Rockin’ the Bananamobile

My wife and I had just flown from Boston to Los Angeles, and then successfully navigated the baggage claim at LAX.

All we had to do was pick up our rental car, and we’d be off on our adventures.

And that’s when the fun — and by “fun,” I mean “not fun” — started.

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I got to see Sugarland

I could see something was moving behind the curtain, and then two silhouettes appeared.

On the left, holding a microphone and dancing, was Jennifer Nettles.

On the right, playing his guitar, was Kristian Bush.

My wife — proving she’s the World’s Best Wife, Part the Infinity (h/t Charlie Pierce) — had bought the tickets for my birthday.  We had parked, eaten dinner, walked to the DCU Center in Worcester, Massachusetts, taken our seats and heard Frankie Ballard finish his seat … but it all became real when those two silhouettes appeared on the curtain.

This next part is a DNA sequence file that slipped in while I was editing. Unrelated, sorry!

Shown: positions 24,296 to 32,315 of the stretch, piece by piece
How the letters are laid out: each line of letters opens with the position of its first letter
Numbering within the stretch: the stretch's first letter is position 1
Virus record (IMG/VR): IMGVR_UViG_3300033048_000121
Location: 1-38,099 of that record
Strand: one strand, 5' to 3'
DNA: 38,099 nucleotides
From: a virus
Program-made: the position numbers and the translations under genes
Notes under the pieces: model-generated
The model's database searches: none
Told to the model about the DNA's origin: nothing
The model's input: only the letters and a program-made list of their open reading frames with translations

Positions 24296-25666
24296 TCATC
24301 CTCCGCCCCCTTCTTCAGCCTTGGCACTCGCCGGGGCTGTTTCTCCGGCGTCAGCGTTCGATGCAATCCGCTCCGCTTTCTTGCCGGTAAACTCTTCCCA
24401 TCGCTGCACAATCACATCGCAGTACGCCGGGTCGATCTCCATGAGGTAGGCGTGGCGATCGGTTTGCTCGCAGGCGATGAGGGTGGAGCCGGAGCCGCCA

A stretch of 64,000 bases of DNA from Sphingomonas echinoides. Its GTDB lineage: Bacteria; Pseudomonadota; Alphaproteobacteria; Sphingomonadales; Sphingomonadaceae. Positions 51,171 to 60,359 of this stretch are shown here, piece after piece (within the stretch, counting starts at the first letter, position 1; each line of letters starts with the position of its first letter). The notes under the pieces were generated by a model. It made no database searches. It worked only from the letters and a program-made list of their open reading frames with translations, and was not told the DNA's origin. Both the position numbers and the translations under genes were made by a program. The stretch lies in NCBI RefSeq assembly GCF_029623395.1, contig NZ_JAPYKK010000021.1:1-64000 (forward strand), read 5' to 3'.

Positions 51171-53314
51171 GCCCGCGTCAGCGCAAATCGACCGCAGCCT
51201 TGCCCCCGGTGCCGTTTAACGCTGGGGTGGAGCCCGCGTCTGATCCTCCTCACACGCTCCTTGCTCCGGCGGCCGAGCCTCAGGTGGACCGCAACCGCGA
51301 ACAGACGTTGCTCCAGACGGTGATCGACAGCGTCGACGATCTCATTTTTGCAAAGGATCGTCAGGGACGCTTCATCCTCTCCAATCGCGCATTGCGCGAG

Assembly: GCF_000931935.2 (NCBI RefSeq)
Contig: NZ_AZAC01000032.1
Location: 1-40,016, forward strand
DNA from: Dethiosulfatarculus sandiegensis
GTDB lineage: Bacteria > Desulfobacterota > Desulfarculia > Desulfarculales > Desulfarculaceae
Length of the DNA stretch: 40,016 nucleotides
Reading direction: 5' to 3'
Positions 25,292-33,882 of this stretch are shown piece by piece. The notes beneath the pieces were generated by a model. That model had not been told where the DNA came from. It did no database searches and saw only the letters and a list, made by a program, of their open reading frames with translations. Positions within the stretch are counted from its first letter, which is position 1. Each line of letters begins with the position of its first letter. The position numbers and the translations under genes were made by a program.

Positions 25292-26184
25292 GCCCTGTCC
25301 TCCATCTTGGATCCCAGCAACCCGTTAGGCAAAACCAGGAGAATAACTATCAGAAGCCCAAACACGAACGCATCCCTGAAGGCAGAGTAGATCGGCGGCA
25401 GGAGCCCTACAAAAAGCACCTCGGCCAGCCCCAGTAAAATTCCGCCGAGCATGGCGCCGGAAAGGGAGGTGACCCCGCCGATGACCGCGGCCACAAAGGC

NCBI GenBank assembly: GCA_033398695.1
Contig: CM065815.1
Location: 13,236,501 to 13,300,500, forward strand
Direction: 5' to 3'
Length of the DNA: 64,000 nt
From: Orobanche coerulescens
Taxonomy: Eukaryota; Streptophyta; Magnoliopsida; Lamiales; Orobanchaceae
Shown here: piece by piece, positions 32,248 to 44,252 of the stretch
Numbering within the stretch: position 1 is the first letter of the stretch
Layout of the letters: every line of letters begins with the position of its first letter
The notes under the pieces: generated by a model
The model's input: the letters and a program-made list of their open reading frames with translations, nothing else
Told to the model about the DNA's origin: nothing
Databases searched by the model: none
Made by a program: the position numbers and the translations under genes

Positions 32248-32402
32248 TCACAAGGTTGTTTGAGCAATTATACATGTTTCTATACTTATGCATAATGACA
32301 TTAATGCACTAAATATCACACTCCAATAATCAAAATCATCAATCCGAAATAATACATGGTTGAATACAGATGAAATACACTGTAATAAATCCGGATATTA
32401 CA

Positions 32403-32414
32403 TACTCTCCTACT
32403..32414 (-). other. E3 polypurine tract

I was about to see Sugarland.

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Seven years after the flood

The first thing I remember is the phone call from my mother telling me that she was in mud up to her ankles … in my parents’ house.

You wouldn’t think of a tropical storm as something that would affect hill towns of upstate New York, more than two hours from the coast, but it did, causing flooding and damage for miles.

A week or so after the storm — my Facebook page tells me it was seven years ago today — I went to my parents’ house.

I lived in Weymouth, Massachusetts, south of Boston, at the time, and I not only wanted to help in some tiny way, I wanted to see.

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If I ever get rich, I’ll be gone

Years ago, I won some scratch tickets at a work holiday party, and when my boss saw it was me, he said, “You can’t quit if you win.”

I didn’t, just like my wife and I have never won more than a couple dollars from the scratch cards my mother gets us each Christmas, just like I didn’t win the one time I’ve played Powerball.

But if we ever did come into an insane amount of money, wherever I worked would get two weeks while we set about to paying off the mortgage and seeing what real estate in London (or New York or Los Angeles) looked like for at least part of the year.

Then you’d never see me at work again.

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